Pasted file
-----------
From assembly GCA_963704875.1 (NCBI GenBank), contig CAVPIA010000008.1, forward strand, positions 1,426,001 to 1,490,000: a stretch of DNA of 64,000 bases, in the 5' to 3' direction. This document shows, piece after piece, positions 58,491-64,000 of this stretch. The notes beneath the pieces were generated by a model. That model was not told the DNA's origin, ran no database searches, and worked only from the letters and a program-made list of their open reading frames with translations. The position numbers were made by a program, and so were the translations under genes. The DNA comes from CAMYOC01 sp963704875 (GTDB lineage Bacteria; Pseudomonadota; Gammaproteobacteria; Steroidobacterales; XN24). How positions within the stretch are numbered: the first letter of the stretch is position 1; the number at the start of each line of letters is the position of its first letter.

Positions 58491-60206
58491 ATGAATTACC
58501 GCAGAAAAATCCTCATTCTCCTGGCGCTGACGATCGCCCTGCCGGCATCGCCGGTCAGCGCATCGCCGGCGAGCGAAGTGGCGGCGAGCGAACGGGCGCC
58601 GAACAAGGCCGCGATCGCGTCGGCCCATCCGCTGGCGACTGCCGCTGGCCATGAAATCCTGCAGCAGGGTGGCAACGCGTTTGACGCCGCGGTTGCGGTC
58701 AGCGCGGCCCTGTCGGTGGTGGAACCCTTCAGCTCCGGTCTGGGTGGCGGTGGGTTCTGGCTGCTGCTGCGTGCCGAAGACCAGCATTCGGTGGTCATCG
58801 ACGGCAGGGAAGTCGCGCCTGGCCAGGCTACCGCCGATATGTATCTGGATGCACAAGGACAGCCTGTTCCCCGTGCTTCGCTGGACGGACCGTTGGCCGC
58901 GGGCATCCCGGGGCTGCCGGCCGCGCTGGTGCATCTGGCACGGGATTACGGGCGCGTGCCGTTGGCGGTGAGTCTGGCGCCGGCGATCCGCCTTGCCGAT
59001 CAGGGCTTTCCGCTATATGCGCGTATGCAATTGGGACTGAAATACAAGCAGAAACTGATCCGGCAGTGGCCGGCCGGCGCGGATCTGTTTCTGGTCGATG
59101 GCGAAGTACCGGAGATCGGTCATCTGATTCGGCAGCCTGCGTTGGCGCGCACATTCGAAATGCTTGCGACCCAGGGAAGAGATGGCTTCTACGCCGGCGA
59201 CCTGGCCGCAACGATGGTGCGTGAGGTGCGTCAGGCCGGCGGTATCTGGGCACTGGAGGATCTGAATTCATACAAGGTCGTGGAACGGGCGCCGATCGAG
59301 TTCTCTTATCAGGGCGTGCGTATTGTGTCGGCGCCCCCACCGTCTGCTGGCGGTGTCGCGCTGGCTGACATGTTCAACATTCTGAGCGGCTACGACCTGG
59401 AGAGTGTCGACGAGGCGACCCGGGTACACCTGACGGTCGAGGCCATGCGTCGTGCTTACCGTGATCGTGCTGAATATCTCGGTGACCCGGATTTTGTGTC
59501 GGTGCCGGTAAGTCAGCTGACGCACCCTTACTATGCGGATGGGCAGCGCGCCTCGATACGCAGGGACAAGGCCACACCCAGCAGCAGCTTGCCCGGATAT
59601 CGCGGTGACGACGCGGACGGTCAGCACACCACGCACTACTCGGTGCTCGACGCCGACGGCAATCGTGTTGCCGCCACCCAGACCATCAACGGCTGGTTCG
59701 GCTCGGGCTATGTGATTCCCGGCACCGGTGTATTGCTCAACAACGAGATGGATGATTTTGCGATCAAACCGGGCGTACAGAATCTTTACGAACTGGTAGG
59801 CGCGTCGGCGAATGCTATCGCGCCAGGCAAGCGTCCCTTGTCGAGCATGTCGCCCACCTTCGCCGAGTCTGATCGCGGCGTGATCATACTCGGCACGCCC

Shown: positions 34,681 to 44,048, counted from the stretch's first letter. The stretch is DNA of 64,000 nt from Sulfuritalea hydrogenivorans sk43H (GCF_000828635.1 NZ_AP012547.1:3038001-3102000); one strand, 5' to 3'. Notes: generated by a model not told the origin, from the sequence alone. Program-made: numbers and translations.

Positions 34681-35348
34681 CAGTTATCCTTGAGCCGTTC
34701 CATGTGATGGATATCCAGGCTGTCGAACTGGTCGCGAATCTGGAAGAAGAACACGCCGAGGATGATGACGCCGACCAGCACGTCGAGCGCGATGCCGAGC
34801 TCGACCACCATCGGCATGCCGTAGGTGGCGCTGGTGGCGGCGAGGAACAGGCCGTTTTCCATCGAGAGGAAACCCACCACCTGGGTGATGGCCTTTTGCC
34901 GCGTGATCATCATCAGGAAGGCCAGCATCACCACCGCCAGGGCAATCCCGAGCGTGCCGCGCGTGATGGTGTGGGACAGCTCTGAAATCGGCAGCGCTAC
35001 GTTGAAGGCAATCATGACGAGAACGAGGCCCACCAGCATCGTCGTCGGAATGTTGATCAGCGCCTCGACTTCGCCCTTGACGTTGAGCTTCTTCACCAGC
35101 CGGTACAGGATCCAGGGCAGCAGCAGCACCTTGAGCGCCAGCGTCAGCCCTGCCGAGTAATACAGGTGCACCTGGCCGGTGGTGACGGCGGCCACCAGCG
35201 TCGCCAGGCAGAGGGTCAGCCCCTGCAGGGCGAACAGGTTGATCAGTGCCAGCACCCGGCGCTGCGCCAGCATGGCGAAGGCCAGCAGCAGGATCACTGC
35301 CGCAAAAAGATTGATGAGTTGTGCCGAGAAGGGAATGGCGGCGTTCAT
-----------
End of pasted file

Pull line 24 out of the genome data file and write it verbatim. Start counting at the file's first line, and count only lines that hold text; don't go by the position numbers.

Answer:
35001 GTTGAAGGCAATCATGACGAGAACGAGGCCCACCAGCATCGTCGTCGGAATGTTGATCAGCGCCTCGACTTCGCCCTTGACGTTGAGCTTCTTCACCAGC